A. The new approach in church governance will be overseen by Metropolitan Greg Holley (Mar Greghor).
His Excellency stated, “There is a Council of Bishops under the direction of the Metropolitan, seated in La Porte Texas. We are not forming a new Church. We are focusing on the traditional influence of effective mission and market based ministry.
As you know, we are a self-supporting ministry.
Metropolitan Holley will be directly responsible for the OCE Exarchy.
Who are the Bishops of the New Church?
A. Metropolitan Holley www.newlifeinternet.net will oversee the OCE (ER). An excellent team supports his Excellency Bishop Holley.
New Consecrated Bishop Corlis Dees www.corlisdees.net has recently been elevated and duly consecrated by Economia in a ceremony conducted by Mar Greghor and Mar Herrin in Trinity United Methodist Church in Shelbyville, Indiana. He and his wife Datha Pugh Dees is called to research and develop new innovative educational work in Pakistan, Philippines, Cambodia, the Ashanti Kingdom, Ghana, Africa and other “at large responsibilities”.
Bishop Dees Church in Shelbyville, Indiana.
Will there be a meeting of all the Bishops of the OCE?
A. Yes. It is anticipated that there will be an annual convention of the OCE where clergy and members of all the OCE churches and affiliates can meet to participate in joint worship, prayers, services and teaching. This will be an ideal opportunity for the exchange of ideas, news and for the forging of new friendships in Christ. Venue to be decided – but New Life Church in La Porte Texas is the most likely location.
The establishment of the OCE(ER) is an exciting development in the life of the OCE. It provides new opportunities for the propagation of the Gospel and the advancement of the Kingdom. It brings an important fresh ecumenical dimension to the OCE and heralds a bright new day in the history of the Orthodox Church of the East.
Exarch Mar Colum Cille Malcolm S Wilson
Malcolm S Wilson DD (HC) OCE OST
p style=”text-align: justify”>President of the Conference of Bishops
Registered offices: 302 Hardy Road, Kelso, WA 98626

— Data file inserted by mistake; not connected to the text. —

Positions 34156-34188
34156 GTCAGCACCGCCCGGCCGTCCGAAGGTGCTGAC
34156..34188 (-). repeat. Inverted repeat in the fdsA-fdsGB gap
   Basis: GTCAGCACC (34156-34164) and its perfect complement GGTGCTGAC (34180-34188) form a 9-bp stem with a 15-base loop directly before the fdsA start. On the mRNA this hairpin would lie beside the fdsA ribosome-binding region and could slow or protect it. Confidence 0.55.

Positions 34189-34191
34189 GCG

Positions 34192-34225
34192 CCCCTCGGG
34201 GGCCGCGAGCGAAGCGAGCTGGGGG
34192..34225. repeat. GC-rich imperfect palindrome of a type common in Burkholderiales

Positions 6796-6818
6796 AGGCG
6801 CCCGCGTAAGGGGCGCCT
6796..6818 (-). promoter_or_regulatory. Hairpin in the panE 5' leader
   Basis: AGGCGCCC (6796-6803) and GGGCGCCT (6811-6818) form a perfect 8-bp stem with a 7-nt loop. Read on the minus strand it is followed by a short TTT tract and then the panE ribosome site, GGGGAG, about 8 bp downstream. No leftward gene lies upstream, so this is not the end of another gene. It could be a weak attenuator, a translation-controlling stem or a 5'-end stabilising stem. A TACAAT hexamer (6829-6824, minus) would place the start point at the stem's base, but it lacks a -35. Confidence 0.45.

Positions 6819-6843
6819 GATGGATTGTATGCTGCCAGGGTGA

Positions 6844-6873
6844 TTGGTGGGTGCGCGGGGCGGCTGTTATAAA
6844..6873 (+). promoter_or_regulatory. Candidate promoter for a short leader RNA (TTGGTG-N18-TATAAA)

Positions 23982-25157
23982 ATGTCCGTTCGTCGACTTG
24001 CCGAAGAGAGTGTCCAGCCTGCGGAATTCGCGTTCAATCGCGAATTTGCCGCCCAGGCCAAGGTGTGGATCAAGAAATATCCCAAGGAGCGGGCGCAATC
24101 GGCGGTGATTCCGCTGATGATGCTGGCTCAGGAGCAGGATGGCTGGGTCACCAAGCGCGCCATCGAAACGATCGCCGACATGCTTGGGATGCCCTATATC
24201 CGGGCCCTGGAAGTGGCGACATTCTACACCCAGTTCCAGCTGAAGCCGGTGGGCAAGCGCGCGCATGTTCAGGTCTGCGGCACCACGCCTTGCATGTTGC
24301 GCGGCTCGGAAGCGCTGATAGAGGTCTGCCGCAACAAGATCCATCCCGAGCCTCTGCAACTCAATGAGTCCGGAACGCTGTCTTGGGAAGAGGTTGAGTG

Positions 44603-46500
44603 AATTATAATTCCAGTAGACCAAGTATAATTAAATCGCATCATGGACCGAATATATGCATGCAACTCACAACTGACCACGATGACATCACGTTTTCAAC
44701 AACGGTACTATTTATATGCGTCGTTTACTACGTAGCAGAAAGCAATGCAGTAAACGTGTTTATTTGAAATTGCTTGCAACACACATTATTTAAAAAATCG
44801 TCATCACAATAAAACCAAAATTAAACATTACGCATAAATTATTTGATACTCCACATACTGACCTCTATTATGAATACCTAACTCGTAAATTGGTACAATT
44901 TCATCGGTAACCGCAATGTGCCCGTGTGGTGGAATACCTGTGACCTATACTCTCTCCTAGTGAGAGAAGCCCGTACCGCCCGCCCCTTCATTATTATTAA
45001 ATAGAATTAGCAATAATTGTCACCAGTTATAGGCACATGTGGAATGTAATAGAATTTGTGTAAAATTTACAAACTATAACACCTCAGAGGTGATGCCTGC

Aleppo had an estimated pre-war population of about two million. About one million people are now living in the west, in comparative safety, according to BBC reporters.
Those trapped in the east are living in appalling conditions. The UN humanitarian chief Stephen O’Brien recently described the area as “the apex of horror”.
Food and fuel are running out and basic infrastructure and health care have been obliterated.
The rebels have retaliated by shelling the west – resulting in the deaths of civilians there – but this is on a smaller scale.
Why haven’t people fled east Aleppo?
The main reason why people have not left is that they have become trapped, they told us.
“Some people left before the siege. Now no-one can leave,” says Mohammed, a 31-year-old phonetics teacher at the university in Aleppo.
People have to be careful not to use up their phone batteries because there are only a few hours of electricity each day. However, they are still able to get messages to the outside world.
Dr Ossama, 32, is one of only 30 doctors left treating the 250,000 population of east Aleppo. He describes the dire situation:
“The city is under siege completely.
“No food, no electricity, no pure water, no roads out of Aleppo. The general situation is very dangerous. Every second you can be targeted by shelling or by snipers.”
Fatemah, 26, who is a teacher, says she never expected the siege to happen.